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Lowville officials still awaiting state guidance on judge vacancy


LOWVILLE — Town officials still are waiting on state guidance before deciding how to handle a vacant judge post.

“We’ve been in touch with the comptroller’s office and also the attorney general’s office,” town attorney Raymond A. Meier told council members during their meeting Thursday.

Lewis County Board of Elections officials noticed last week that Judge John J. Youngs, who was appointed to the post in January 2004 and ran unopposed in the November elections of 2004 and 2008, should have run for a new four-year term in November. Town officials had left the post off their “offices to be filled” list submitted to county election officials last year, and the omission was not noticed then.

An opinion from the attorney general’s office has been requested as to whether the situation constitutes a regular vacancy, which could be filled by Town Council appointment, or a “failure to elect” under state Public Officers Law, Mr. Meier said. Under the latter scenario, the vacancy could be filled only by a special election called by the governor; under the former option, the seat would be kept vacant until after the November general election, he said.

A special election would cost roughly $5,000, according to Lewis County election officials.

State officials are trying to get the town answers in an expeditious manner, but the unprecedented nature of the situation makes that difficult, Mr. Meier said.

“This is, frankly, something unique,” he said.

Meanwhile, the comptroller’s office has been asked whether the roughly $1,400 in salary paid by the town to Mr. Youngs for January and February should be returned, Mr. Meier said. While that likely will be required, the town also would need guidance on how to handle it logistically, he said.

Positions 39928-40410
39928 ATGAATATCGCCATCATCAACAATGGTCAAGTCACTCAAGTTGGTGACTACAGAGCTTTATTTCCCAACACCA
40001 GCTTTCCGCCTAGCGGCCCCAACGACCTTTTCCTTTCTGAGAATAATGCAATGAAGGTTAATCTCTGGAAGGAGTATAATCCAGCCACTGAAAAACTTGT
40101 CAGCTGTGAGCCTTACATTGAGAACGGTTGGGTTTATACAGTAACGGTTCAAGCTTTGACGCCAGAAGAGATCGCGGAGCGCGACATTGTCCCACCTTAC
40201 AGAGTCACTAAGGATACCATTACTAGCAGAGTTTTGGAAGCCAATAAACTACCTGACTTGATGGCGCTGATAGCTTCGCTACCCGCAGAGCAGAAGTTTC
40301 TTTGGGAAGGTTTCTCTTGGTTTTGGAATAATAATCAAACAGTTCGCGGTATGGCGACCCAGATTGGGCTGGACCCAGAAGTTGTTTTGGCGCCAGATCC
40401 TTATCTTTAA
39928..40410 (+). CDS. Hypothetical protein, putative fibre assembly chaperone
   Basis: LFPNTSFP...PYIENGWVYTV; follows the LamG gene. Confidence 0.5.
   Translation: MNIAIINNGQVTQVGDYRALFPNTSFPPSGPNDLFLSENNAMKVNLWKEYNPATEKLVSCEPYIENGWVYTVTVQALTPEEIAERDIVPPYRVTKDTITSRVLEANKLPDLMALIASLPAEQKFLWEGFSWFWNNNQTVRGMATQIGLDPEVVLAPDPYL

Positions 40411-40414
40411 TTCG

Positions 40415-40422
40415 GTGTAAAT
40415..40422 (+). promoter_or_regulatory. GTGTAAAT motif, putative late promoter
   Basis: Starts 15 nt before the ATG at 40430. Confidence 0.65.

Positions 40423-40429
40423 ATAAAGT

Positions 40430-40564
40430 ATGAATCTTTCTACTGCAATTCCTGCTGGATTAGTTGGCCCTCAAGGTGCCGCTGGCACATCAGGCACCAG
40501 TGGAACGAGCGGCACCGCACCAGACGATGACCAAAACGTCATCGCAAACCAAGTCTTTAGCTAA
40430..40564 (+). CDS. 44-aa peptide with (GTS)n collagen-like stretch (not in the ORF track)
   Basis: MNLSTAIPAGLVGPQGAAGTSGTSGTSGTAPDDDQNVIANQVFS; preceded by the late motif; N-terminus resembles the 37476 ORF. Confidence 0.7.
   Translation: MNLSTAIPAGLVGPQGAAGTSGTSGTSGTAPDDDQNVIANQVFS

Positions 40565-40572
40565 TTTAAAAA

Town Supervisor Randall A. Schell said no action should be taken until direction is given by the state.

“That’s a prudent course to take,” Mr. Schell said. “I don’t want to do anything rash that is going to affect cases in that court.”

All open cases are being transferred to the town’s other judge, Asa J. Holbrook.

About 20 people who have had traffic violation cases disposed of by Mr. Youngs so far this year will have their cases transferred to Judge Holbrook and soon be notified by letter, Mr. Meier said. However, as with any traffic tickets, they may choose to handle them by mail if they don’t wish to appear in court, he said.

Mr. Youngs earlier this week said that he certainly is not a politician, hence he did not catch the mistake, but that he intends to seek the judgeship again.

“This was a simple oversight,” he said. “There was no malicious intent. This apparently is a unique problem that proves that, despite modern technology, situations like this can still occur.”

Because Judge Holbrook’s term expires at the end of this year, both judicial spots probably will be on the November ballot, with the top two vote-getters earning the seats.

The Town Council on Thursday also approved renewal of the town’s liability insurance policies. Premiums are to increase by 6.8 percent, from $21,493.65 to $22,970.51.

Highway Superintendent Richard T. Dening also reported that conversion of the town and village office building from heating oil to natural gas likely would cost about $16,000.

He said last year’s conversion of the town highway garage to natural gas is expected to cut the previous year’s $16,000-plus heating bill roughly in half, and the office building traditionally has cost more to heat than the garage.

The Town Council took no formal action but, given the prospect of a two- to three-year return on investment, encouraged Mr. Dening to continue to research the project.

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